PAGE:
Russian Threat & Christmas Tree Sales in Question

Russian Threat & Christmas Tree Sales in Question

Russian Threat & Christmas Tree Sales in Question plus Food Forethought. I’m Greg Martin with today’s Northwest Report.

Last year the sales of both real and plastic trees from China were off. Initially the decline in real tree sales was attributed to sales of fake trees but last year those sales were down 35% as well and that left people scratching their heads. Will the economy be the Grinch that stole Christmas from the nation's Christmas tree farmers this year? Jeff Holt is the co-owner of a “choose and cut” tree farm.

HOLT: What we noticed last year was like that first week in December was very good and normal but after that it just completely died off.

Russian officials are hinting they are about to close their swinging doors to pork imports from the United States. Russia wants Washington to comply with its quality standards and agree on meat safety certification. Sergei Dankvert, head of Russia's National Meat Association, told Reuters U.S. exporters are generally not meeting Russian specifications. He is quoted as saying, USDA's Food Safety and Inspection Service - has said it would not observe Russian food safety standards.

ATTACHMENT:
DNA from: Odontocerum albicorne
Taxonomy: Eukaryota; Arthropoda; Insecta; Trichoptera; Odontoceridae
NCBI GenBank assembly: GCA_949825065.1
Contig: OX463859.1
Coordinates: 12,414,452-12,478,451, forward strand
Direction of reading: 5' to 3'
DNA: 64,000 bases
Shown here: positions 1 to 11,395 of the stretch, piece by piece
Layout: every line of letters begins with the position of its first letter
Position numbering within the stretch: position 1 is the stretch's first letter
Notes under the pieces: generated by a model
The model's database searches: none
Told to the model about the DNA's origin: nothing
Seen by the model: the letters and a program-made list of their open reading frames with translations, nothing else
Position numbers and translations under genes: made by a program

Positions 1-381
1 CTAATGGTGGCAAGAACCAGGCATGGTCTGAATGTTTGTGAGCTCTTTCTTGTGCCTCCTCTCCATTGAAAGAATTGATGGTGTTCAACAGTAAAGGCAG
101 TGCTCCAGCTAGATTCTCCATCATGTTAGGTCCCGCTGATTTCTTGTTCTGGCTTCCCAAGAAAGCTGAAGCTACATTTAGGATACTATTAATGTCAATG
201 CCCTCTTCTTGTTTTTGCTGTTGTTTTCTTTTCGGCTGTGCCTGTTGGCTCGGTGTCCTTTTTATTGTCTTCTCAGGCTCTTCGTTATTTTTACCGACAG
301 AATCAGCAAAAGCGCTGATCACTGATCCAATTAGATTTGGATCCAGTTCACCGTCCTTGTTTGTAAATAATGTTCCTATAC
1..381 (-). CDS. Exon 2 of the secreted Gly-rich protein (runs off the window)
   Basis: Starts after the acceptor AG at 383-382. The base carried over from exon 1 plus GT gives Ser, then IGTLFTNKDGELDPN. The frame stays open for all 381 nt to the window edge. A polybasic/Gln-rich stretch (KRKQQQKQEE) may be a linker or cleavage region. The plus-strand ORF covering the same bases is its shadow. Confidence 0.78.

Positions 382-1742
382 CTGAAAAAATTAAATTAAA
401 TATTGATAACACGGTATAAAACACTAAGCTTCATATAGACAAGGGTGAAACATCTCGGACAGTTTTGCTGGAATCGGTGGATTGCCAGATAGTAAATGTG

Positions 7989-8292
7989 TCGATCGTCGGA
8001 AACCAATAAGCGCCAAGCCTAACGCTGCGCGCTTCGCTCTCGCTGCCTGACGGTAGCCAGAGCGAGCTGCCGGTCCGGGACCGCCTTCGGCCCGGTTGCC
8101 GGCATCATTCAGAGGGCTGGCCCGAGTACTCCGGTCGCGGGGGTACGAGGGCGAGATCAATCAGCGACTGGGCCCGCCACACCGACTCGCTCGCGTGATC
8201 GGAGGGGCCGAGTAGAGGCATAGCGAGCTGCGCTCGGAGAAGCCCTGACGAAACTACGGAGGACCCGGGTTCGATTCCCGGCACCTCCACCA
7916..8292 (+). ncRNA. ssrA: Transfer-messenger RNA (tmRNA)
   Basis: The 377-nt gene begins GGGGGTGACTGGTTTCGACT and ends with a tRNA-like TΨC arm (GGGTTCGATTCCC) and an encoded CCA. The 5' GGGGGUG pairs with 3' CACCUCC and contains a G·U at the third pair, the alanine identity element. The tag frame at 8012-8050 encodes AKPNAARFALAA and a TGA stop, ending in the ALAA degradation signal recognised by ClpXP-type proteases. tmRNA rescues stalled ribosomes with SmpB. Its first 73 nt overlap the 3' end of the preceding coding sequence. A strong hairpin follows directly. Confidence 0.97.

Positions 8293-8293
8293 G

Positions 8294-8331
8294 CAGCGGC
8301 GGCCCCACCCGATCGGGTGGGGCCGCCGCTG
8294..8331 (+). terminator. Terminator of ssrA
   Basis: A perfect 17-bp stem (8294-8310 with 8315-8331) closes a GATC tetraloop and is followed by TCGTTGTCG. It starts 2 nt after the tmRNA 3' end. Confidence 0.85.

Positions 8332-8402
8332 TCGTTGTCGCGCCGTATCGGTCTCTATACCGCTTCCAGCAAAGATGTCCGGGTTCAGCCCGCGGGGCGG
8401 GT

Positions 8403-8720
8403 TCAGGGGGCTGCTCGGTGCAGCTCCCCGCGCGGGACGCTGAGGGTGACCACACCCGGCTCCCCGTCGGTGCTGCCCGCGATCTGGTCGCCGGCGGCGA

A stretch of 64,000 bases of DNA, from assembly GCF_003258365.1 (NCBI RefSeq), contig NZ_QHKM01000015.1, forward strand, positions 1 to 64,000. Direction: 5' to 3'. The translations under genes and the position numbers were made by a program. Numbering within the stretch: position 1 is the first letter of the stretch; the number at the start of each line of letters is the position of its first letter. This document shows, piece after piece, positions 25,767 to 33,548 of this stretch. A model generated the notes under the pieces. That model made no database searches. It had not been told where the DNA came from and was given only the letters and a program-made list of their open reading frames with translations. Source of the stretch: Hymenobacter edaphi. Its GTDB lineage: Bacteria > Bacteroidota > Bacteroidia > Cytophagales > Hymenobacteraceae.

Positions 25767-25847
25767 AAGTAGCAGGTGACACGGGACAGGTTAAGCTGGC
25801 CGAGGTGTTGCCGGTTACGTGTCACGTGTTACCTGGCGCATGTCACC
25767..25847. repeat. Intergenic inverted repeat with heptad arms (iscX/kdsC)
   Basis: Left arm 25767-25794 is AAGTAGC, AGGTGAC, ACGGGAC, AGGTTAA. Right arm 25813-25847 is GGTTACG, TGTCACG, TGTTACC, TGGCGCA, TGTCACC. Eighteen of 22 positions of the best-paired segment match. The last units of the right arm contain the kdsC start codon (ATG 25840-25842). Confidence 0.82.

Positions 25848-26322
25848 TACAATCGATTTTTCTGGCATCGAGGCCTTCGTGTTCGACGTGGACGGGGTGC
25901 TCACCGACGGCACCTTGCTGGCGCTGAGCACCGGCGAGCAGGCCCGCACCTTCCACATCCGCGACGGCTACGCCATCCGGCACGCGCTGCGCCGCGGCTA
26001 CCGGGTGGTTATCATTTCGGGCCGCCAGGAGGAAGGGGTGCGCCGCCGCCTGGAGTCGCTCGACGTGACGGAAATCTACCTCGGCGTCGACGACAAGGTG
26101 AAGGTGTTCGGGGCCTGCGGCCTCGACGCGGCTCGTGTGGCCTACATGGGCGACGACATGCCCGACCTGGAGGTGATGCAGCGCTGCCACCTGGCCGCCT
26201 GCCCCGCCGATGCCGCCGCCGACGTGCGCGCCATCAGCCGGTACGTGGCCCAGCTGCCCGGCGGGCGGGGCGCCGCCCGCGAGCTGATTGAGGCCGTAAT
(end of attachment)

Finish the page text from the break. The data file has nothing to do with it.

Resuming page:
Now with today’s Food Forethought, here’s Lacy Gray.

Okay, for the record, they no longer refer to it as “Global Warming”; it’s now “Climate Change”. I imagine they, (they: as in the ones who can’t predict the weather correctly from day to day but are predicting with what they declare is “beyond a shadow of a doubt accuracy” that due to human activity the ice caps are melting while we’re freezing and the world will end soon), they were tired of the question, “If global warming is for real why are we so COLD?” Wish I had the answer. Environmentalists will tell you burning fossil fuels and methane from agricultural activities will double greenhouse gases in the next century. But do CO2 fluctuations precede or follow global temperature changes?  We do know the world’s climate is constantly changing, has been since the time of the dinosaurs, when it was much warmer, and the Ice Age, when it was much, much colder. Agriculture would be one of the businesses most affected by global warming, by precipitating longer growing seasons, and enriching of the atmosphere with CO2 would fertilize plants and make for more vigorous growth. Even Al Gore has admitted that each time the earth’s ice retreated throughout history people grew more culturally advanced and prosperous.

Thanks Lacy. That’s today’s Northwest Report. I’m Greg Martin on the Northwest Ag Information Network.

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